Cable ISP fined $10,000 for lying to FCC about where it offers broadband

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Businessman secretly crossing fingers
Enlarge / “Yes, we offer Internet at your address.”

An Internet service provider that admitted lying to the Federal Communications Commission about where it offers broadband will pay a $10,000 fine and implement a compliance plan to prevent future violations.

Jefferson County Cable (JCC), a small ISP in Toronto, Ohio, admitted that it falsely claimed to offer fiber service in an area that it hadn’t expanded to yet. A company executive also admitted that the firm submitted false coverage data to prevent other ISPs from obtaining government grants to serve the area. Ars helped expose the incident in a February 2023 article.

The FCC announced the outcome of its investigation on March 15, saying that Jefferson County Cable violated the Broadband Data Collection program requirements and the Broadband DATA Act, a US law, “in connection with reporting inaccurate information or data with respect to the Company’s ability to provide broadband Internet access service.”

“To settle this matter, Jefferson County Cable agrees to pay a $10,000 civil penalty to the United States Treasury,” the FCC said. “Jefferson County Cable also agrees to implement enhanced compliance measures. This action will help further the Commission’s efforts to bridge the digital divide by having accurate data of locations where broadband service is available.”

We also published reports in February 2023 detailing false broadband claims made by Comcast, which initially insisted that the false data it submitted to the FCC was correct. It’s not clear yet whether Comcast will face any punishment.

Inaccurate claims for 1,500 addresses

Last week’s FCC order said that Jefferson County Cable initially reported serving 8,178 addresses for the commission’s June 30, 2022, data collection. It then reduced that number to 6,605 addresses in the FCC’s next round of data collection for December 31, 2022.

Even the second, lower number was higher than Jefferson County Cable’s actual coverage. After a letter from the FCC Enforcement Bureau in March 2023, “Jefferson County Cable corrected its inaccurate submissions for both data filings by removing these approximately 1,500 locations from each of the relevant data filings on May 19, 2023,” the FCC order said.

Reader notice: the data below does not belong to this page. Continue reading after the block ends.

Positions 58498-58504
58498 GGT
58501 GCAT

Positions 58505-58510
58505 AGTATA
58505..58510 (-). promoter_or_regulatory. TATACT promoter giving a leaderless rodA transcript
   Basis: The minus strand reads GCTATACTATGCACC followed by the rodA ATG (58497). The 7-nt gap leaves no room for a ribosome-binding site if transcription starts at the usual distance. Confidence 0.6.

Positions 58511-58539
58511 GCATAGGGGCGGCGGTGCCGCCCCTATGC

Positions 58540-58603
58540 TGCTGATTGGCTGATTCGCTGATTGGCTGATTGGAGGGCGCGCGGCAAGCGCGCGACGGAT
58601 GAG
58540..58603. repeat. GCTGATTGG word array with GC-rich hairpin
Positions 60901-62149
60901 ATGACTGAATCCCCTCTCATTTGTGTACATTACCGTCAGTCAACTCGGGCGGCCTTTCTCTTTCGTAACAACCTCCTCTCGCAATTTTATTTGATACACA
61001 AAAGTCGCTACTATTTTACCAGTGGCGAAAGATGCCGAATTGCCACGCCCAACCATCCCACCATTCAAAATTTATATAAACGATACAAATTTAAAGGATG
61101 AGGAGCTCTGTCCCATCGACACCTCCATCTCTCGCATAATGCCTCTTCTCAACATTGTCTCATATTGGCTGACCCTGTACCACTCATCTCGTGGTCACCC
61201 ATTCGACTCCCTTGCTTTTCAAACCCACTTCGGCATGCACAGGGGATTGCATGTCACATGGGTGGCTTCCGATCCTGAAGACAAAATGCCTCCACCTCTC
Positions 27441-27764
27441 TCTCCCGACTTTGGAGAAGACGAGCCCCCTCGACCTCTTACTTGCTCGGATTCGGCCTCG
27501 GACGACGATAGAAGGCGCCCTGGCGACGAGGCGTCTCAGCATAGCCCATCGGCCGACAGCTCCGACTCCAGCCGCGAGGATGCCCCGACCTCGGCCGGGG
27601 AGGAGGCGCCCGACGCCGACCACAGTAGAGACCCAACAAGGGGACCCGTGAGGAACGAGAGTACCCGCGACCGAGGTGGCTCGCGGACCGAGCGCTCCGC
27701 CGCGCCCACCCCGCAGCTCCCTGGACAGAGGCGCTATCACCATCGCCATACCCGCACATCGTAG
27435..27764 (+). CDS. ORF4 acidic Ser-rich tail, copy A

“At that time, the Company could not provide broadband service at or connect those locations within 10 business days of a request for service, as required by the Broadband Data Collection Rules,” the FCC said. “Jefferson County Cable acknowledged to the Bureau that it had not taken the necessary time and effort to review and understand the Commission’s guidance on Broadband Data Collection filings before it made these two filings.”

Jefferson County Cable’s false claim came to light thanks to Ryan Grewell, who runs a small wireless Internet service provider called Smart Way Communications. He heard about the false claims from his own customers and used the FCC’s map system to file challenges at specific addresses.

Damning email

One of Grewell’s challenges at an address in Bergholz, Ohio, led to the cable company admitting its false claims. Last week’s FCC order said this address was one of the 1,500 incorrectly claimed locations.

As we reported, Grewell got a response from a Jefferson County Cable executive who mistakenly thought Grewell was a potential customer instead of a competitor. The email said that Jefferson County Cable didn’t serve the area yet, but wanted to prevent potential competitors from getting deployment grants.

“You challenged that we do not have service at your residence and indeed we don’t today,” said the January 2023 email from Jefferson County Cable executive Bob Loveridge. “With our huge investment in upgrading our service to provide xgpon we reported to the BDC [Broadband Data Collection] that we have service at your residence so that they would not allocate addition [sic] broadband expansion money over [the] top of our private investment in our plant.”

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